Web companies face tougher EU rules
Tough new rules will force web players to guarantee the confidentiality of their customers’ conversations and ask for their consent before tracking them
Brussels — Online messaging and e-mail services such as WhatsApp, iMessage and Gmail will face tough new rules on how they can track users under a proposal presented by the EU executive on Tuesday.
The web players will have to guarantee the confidentiality of their customers’ conversations and ask for their consent before tracking them online to serve them personalised ads.
The proposal by the European Commission extends some rules that now apply only to telecoms operators to web firms offering calls and messages using the internet, known as "Over-The-Top" services. It seeks to close a perceived regulatory gap between the telecoms industry and mainly US internet giants such as Facebook, Google and Microsoft.
Tuesday’s proposal would allow telecom companies to use customer metadata — such as the duration and location of calls — to provide additional services and make more money, something they are barred from doing under the current rules.
However, the telecoms industry said the proposal still imposed stricter obligations on them than on web companies.
"Unlike others, telcos risk being prevented from expanding consumer choice by using traffic and location data for big data analytics and IoT [Internet of Things]," said Lise Fuhr, director-general of Etno, the European telecoms lobby.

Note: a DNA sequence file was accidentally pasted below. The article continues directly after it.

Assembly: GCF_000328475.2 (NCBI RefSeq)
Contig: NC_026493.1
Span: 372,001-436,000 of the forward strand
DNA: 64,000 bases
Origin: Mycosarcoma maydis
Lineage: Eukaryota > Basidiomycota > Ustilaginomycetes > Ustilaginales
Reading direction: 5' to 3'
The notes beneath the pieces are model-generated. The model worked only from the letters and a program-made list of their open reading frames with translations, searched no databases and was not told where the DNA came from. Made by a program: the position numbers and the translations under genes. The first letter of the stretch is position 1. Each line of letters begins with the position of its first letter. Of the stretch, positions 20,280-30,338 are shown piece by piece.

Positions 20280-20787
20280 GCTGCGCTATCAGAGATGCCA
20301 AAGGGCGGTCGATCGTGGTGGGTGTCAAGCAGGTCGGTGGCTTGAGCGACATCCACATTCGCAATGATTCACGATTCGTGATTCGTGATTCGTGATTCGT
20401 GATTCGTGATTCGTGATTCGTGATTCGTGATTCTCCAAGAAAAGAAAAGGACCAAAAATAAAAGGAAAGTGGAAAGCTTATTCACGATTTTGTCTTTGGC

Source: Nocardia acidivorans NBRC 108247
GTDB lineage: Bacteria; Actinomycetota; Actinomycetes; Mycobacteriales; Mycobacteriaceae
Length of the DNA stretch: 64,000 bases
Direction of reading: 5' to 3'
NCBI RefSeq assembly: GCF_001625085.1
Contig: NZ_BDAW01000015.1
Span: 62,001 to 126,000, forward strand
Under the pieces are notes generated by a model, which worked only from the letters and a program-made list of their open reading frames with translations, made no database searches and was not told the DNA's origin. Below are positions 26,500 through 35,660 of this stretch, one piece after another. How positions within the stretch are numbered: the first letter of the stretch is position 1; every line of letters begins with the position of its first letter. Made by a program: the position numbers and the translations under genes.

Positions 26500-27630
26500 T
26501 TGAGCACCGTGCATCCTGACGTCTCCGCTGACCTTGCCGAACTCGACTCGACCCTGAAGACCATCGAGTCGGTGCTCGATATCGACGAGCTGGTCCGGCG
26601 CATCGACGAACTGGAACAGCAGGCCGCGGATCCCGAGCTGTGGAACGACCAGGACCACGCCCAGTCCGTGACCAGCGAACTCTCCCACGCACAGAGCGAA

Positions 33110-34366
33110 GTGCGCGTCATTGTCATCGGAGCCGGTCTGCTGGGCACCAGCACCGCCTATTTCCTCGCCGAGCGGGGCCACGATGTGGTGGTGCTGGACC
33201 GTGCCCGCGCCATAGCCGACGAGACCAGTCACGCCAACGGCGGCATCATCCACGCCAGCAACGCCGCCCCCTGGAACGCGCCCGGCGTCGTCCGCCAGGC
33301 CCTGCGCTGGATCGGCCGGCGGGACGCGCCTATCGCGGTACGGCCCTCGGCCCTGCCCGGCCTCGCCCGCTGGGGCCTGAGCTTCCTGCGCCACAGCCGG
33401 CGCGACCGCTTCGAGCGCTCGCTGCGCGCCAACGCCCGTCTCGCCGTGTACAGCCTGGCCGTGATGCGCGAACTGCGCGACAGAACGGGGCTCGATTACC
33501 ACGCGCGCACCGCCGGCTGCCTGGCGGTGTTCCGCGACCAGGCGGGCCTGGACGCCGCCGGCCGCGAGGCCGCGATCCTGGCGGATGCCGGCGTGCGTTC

The review of the so-called e-privacy law will also require web browsers to ask users upon installation whether they want to allow websites to place cookies on their browsers.
A previous leaked version would have forced browsers to set the default settings as not allowing cookies.
"It’s up to our people to say yes or no," said Andrus Ansip, commission vice-president for the digital single market.
Online advertisers have warned that overly strict rules would undermine many websites’ ability to fund themselves and keep offering free services.
"It will particularly hit those companies that ... find it most difficult to talk directly to end users and what I mean by that is tech companies that operate in the background and sort of facilitate the buying and selling of advertising rather than the ones that the user directly engages with," said Yves Schwarzbart, head of policy and regulatory affairs at the Internet Advertising Bureau.